Killing Time Without Wounding Eternity

There’s a huge difference between projects I do for the joy and challenge of learning, and stuff I do to when I just need to keep my hands busy. But I tend to learn important lessons from busy-work projects, too. So as long as my hands are busy, I don’t feel like Henry David Thoreau was talking about me: “As if you could kill time without injuring eternity.”

Combo hat began as a knit panel and uses cross-knit looping plus a nalbinding crown.

When my brain is full of worries or when I’m not feeling well, mindless knitting is the perfect companion to binge watching cable shows on DVDs from the library. So I end up with things like a wide piece of knit fabric, and the fun challenge of finding a way to make it into something.

Hat combines knitting with cross-knit looping and nalbinding.

This hat started as a panel knit mostly in stockinette stitch in hit-and-miss colors from whatever yarn was within reach. If you look closely, you’ll see the rows don’t go around my head but up-and-down. I threw in some purl rows to give it some texture and vertical lines. If I’d really been planning to make a hat, I would have included a purl row to make a neat turn when I folded it. But I wasn’t and I didn’t. Instead, I went ahead and folded it so I have a double layer around my ears. Then I used cross-knit looping on the edge to give it a tidy finish. There are two other bands of cross-knit looping higher up, and cross-knit looping covers the seam where I sewed the panel into a hat. And the crown, which you can’t see in the selfie (my arms are not long enough), is Broden stitch nalbinding, worked after I seamed the panel together. I wanted to see how it would work to combine techniques. It worked, but the pick-up looked messy. You’ll have to take my word for it, because I covered up the messy bit with one of those bands of cross-knit looping. When I’m stitching for comfort, I don’t stop to take pictures.

Last weekend I took some time to plan looping projects I want to work on over the next year. Or, to be more accurate, I made a list of things I want to make, prioritized by what I can learn from each project, pulled out a bin of yarns, sorted yarn into bags, matched project ideas to bags, crossed unmatched items off the list — and then started a small project that wasn’t even on the list.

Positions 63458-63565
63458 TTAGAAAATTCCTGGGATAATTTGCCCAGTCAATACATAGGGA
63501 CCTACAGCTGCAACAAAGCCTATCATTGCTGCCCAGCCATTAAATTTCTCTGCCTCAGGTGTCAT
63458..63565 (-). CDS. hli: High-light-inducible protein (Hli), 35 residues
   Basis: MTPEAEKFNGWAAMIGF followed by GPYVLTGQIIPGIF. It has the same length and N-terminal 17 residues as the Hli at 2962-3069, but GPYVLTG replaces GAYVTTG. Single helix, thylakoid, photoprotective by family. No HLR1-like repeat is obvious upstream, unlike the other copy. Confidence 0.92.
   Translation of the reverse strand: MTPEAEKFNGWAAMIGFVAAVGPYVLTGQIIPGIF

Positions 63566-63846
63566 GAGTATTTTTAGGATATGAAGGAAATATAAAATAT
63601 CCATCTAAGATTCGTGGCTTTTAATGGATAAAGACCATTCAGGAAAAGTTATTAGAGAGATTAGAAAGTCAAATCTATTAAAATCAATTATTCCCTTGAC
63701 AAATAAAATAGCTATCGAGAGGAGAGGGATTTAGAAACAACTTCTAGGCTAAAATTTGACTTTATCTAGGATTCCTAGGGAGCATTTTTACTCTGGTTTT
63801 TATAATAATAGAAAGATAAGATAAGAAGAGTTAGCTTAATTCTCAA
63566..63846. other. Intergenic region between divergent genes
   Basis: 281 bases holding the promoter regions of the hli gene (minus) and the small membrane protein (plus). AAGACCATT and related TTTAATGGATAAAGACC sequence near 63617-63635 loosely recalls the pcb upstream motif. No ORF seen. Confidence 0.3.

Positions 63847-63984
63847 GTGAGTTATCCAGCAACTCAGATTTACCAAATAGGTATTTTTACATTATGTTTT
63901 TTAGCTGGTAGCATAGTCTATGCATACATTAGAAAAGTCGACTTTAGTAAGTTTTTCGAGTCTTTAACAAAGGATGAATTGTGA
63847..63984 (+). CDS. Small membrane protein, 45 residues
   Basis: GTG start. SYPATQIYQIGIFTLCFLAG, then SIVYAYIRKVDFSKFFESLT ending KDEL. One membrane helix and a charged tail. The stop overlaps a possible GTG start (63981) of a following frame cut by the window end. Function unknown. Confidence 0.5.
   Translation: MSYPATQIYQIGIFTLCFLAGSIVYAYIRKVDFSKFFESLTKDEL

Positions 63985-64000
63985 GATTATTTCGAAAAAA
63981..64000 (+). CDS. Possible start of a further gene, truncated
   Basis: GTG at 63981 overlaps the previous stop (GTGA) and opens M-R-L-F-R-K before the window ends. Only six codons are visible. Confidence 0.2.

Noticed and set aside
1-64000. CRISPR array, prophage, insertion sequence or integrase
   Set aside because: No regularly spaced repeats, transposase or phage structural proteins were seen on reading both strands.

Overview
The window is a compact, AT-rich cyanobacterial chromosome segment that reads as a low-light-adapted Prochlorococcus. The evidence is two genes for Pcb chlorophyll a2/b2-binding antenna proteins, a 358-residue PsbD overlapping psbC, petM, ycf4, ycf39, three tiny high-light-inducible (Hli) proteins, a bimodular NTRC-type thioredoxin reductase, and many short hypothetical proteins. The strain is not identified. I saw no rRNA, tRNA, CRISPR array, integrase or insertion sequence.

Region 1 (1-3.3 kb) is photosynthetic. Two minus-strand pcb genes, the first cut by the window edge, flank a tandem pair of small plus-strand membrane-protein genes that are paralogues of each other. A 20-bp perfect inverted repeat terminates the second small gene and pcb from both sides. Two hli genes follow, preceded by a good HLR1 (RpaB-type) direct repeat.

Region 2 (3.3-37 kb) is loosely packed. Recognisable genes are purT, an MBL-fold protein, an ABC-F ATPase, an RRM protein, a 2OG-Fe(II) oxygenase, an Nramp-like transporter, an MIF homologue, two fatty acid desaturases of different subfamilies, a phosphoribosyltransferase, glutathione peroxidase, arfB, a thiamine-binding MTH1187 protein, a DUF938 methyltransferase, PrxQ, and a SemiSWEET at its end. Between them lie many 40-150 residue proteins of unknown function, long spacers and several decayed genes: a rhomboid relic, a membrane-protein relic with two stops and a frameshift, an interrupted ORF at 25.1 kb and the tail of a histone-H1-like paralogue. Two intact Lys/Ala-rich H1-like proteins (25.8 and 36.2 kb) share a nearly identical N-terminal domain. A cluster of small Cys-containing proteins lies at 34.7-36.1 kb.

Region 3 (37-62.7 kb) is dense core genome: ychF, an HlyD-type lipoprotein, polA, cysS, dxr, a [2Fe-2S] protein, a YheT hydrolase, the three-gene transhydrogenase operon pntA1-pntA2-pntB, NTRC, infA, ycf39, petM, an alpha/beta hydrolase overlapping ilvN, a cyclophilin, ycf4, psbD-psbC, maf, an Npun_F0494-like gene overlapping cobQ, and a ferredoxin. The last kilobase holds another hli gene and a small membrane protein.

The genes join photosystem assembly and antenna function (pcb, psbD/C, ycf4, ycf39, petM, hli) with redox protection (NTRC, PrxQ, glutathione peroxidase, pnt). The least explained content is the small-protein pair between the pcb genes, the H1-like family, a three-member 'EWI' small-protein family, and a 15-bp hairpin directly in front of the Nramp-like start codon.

Two-color cross-knit looping lucet pouch.
I wanted to practice a two-color variation on cross-knit looping, and my sorting had turned up two small balls of yarn that looked perfect for the challenge. My sorting also turned up the lucet I bought last June and forgot about. So I decided to make a bag that would hold the lucet and a little yarn to keep ready for traveling.

I’ve spent too much time delayed in airports with my head full of aging parent worries to not have calming handwork already packed. And I suspect it’s more wounding to eternity to play solitaire on my phone than to make shoelaces or friendship bracelets to give away.

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Donna Kallner

fiber artist, teacher and explorer, inspired by ancient fiber techniques and all the ways contemporary fiber artists give old ideas a new spin

2 thoughts on “Killing Time Without Wounding Eternity”

  1. Ack! Now that is a talent I aspire to (and have a long way to go). Just being able to pick up some yarn and start knitting and then fashion the result into a fantastic hat. Love it! I finally got a new Kindle and need to revisit your looping book. Clearly looping is incredibly useful.

    1. It’s good to have compensatory skills, since I’m notorious for going off pattern in knitting. And boy do I wish I could knit in the car like you do, Rebecca! So much fun to follow your fiber adventures, on and off the loom.

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